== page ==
"When evaluating whether to issue a preliminary injunction, [1] a district court should consider four factors: (1) the threat of irreparable harm to the movant; (2) the state of the balance between this harm and the injury that granting the injunction will inflict on other parties; (3) the probability that the movant will succeed on the merits; and

(4) the public interest." Roudachevski v. All-American Care Centers, Inc., 648 F.3d 701, 705 (8th Cir. 2011) (citing Dataphase Sys., Inc. v. C L Sys., Inc., 640 F.2d 109, 114 (8th Cir. 1981) (en banc)). "None of these factors by itself is determinative; rather, in each case the four factors must be balanced to determine whether they tilt toward or away from granting a preliminary injunction." West Pub. Co. v. Mead Data Cent., Inc., 799 F.2d 1219, 1222 (8th Cir. 1986), cert. denied, 479 U.S. 1070 (1987) (citation omitted). Such injunctive relief is an extraordinary remedy and the movant has the burden of establishing the propriety of an injunction. See Roudachevski, 648 F.3d at 705 (citing Watkins, Inc. v. Lewis, 346 F.3d 841, 844 (8th Cir. 2003)). The burden is especially heavy where, as in this case, the moving party seeks not to maintain the status quo, but to obtain relief similar to that which it could obtain after a trial on the merits. See Sanborn Mfg. Co. v. Campbell Hausfeld/Scott Fetzer Co., 997 F.2d 484, 486 (8th Cir. 1993) (citation omitted).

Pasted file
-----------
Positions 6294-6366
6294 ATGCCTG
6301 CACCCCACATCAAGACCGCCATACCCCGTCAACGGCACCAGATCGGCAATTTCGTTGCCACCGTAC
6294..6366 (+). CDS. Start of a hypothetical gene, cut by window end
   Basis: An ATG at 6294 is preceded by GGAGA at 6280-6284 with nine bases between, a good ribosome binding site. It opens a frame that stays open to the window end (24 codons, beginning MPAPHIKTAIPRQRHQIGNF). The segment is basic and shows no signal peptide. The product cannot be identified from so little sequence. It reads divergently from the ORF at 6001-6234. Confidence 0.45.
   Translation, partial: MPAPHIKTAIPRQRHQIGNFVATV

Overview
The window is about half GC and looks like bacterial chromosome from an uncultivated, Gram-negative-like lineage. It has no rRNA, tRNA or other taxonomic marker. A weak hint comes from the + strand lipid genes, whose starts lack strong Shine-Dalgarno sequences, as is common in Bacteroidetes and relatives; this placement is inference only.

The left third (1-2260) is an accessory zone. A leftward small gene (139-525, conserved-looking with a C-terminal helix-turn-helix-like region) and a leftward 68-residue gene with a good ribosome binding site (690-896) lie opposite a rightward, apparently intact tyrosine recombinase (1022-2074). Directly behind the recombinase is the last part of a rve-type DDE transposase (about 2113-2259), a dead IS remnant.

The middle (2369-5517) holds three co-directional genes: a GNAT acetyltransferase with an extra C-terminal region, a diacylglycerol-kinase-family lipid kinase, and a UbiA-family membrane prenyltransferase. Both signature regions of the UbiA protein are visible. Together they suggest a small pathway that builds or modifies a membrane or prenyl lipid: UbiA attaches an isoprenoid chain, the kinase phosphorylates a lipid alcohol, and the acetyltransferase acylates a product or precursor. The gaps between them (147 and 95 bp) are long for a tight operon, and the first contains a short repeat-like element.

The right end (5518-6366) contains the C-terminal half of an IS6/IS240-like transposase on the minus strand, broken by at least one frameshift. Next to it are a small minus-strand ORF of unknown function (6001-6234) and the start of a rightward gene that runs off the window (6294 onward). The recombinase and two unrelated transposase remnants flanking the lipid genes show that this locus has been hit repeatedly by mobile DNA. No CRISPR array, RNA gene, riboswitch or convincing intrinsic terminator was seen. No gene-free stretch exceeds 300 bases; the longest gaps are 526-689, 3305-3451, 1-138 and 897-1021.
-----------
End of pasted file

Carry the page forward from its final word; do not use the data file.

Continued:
"In order to invoke the jurisdiction of the federal courts, the parties must demonstrate an actual, ongoing case or controversy within the meaning of Article III of the Constitution.'" Republican Party of Minn., Third Cong. Dist. v. Klobuchar, 381 F.3d 785, 789-90 (8th Cir. 2004) (quoting Iron Cloud v. Sullivan, 984 F.2d 241, 242 (8th Cir. 1993)); see also Ringo v. Lombardi, 677 F.3d 793, 796 (8th Cir. 2012) ("The exercise of judicial power under Art. III of the Constitution depends on the existence of a case or controversy.") (quoting Preiser v. Newkirk, 422 U.S. 395, 401 (1975)). "[A]n actual controversy must be extant at all stages of review, not merely at the time the complaint is filed." Ringo v. Lombardi, 677 F.3d 793, 796 (8th Cir. 2012) (quoting Preiser, 422 U.S. at 401); Gilbert v. Nix, 990 F.3d 1044, 1046 (8th Cir. 1993) (same).

"When, during the course of litigation, the issues presented in a case lose their life because of the passage of time or change in circumstances... and a federal court can no longer grant effective relief, the case is considered moot' and cannot be heard by a court." Life Investors Ins. Co. of Am. v. Fed. City Region, Inc., 687 F.3d 1117, 1121 (8th Cir. 2012) (quoting Ali v. Cangemi, 419 F.3d 722, 723 (8th Cir. 2005)); see also Ringo, 677 F.3d at 796 ("When a case... no longer presents an actual, ongoing case or controversy, the case is moot and the federal court no longer has jurisdiction to hear it.") (quoting Neighborhood Transp. Network, Inc. v. Pena, 42 F.3d 1169, 1172 (8th Cir. 1994).

In this case, defendant stated in its responsive brief, as well as on the record at the hearing on the motion, that it would not take steps to foreclose on plaintiff's home or evict her from it during the pendency of this lawsuit. Based upon defendant's written and oral representations, the Court concludes that there is no ongoing or future action by defendant for this Court to enjoin. Accordingly, plaintiff's motion should be denied as moot.

III. RECOMMENDATION

For the reasons stated above, it is hereby RECOMMENDED that

Plaintiff's Motion for Temporary Restraining Order [Docket No. 8] be DENIED as moot.